The Armsteads expect to be there for about six months, but aren’t sure. “That is the nature of the adventure,” Nichole says. “But the pros far outweigh the cons.” They pay a fee similar to the cost of rent in their old West End apartment, but with much more space.
Nichole works at the Federal Reserve Bank of Richmond and Stafford is a motivational speaker, but the Church Hill house gives them an opportunity to get their finances back in order. “Definitely it allows us to do some saving and allows us to get caught up on some things,” Stafford says.
If the home sells and another Showhome is available, the company will help the Armsteads move to the new space. If not, the family will have until the closing — usually a month to two months — to find a new place to live.
Sifford and Ding, both former executives at Circuit City Stores, stumbled into Showhomes while researching business opportunities after Circuit City folded a year ago. Showhomes, with 42 locations in 24 states, seemed the ideal recession-buster.
Business booms when the real estate market deflates, Showhomes founder Dan Ortega says: “We absolutely blow up when the market goes in the tank.” He sold the business in 2004, but still operates the Atlanta Showhomes franchise. Because of the financial crisis, business has doubled.
Ortega launched the business in 1986 during the savings and loan crisis. “See, the same economy that produces foreclosures produces people who need somewhere to live right now,” Ortega says. It thrives in up markets too: When times are good, the business pivots to corporate relocation clients and plays up its staging services.
Ding and Ortefa say they screen potential house managers through criminal background and credit checks. Tough times being what they are, bad credit won’t necessarily keep someone out of the program.
“We’re looking for good people with great furniture,” Bezik says. And furniture is key. Not only does there need to be enough of it, it needs to be in good condition. He’s looking for some pop, but also the appropriate style. Country and western just wouldn’t have the right appeal in a Victorian setting, after all.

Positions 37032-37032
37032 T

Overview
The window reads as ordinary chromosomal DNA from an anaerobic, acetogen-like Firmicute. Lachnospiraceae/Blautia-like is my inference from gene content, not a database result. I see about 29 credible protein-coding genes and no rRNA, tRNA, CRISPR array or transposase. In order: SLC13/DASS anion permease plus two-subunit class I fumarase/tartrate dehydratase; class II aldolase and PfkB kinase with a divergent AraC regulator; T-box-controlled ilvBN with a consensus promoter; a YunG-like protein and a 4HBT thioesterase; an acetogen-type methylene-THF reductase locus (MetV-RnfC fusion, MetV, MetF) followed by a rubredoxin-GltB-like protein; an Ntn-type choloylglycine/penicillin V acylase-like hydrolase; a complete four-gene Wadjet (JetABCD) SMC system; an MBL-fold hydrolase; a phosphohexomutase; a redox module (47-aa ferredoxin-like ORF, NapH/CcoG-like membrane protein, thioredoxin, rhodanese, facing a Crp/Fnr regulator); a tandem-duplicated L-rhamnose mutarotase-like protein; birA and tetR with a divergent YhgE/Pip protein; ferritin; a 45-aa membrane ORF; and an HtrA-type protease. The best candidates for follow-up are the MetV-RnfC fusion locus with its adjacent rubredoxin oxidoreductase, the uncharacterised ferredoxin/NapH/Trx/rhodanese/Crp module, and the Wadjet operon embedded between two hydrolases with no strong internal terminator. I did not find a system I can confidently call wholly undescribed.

Ding says they’ve interviewed more than 700 candidates for home manager since opening the business. The challenge has been matching qualified candidates with the right houses. So far, the Armsteads are the first. Although their older son has shown a tendency to line up his stuffed animals in order by height, his parents say they’ve been tidy but not fanatical before.
“Now,” Nichole says, “I have a reason to be a neat freak.”
Carla Cheifetz, owner of Showhomes-Priceton, NJ, emailed me these photos of an amazing $3.9 Million mansion she recently staged. Showhomes is mostly known for using live-in home stagers but we occasionally do traditional staging with just furniture as we did in this case.
Take a look at her excellent work:
This home, like many vacant houses on the market, had been sitting for some time. Despite being a gorgeous home, its large rooms make it difficult for buyers to visualize their furniture in.
What a difference staging makes!
Instead of low-ball offers for $2 an2.5 million, this home is far more likely to sell near the list price with staging. For the homeowner, this is a really large potenial return on the staging investment.
Thanks to Princeton NJ photographer Paul Bartholomew for taking these excellent pics.
Here is some Realtor and Home Stager feedback on this home:
- The ceiling in the master in incredible. She did a beautiful job! Thanks for sharing. Cathy Lee ASP, IAHSP, RESA Danville, CA (CL Design Services Home Staging)
- Wow! Impressive Thomas! Karen Otto, Home Stager, Plano, TX
- This is incredible! How many square feet is this? I’ve never staged a mansion. I don’t even think I’d know where to start! Love the tasteful furnishings. Sally Weatherley – Exit Stage Right-Vancouver
- What a FANTASTIC job. There is no doubt that this professional job will be a huge help in bringing the seller top dollar. Well done! Tom Priester (Keller Williams Realty)
- WOW! Gorgeous results! Janice Ankrett ASP
- Awesome job, the furnishings really make this home stand out. MARY LOU TEAGUE HOME STYLE AND STAGING KNOXVILLE, TN
When you buy a franchise, you are really not buying a business.
You are buying a system for operating a business.
One of the most overlooked pieces of evaluating a franchise is how well the system is documented, how often is it updated and equally important, how accessible is the documentation.
Why is this important?
Most franchise companies use paper manuals – enormous 3-ring binders – that help you get your business off the ground. They may be broken into several smaller binders and labeled Operations, Marketing, Accounting or Grand Opening. These critical documents explain in detail how you open an office, ramp it up, generate revenue and at the end of the day, turn a profit. Following the ‘system’ in a franchise company is the quickest path to becoming a Top Performer.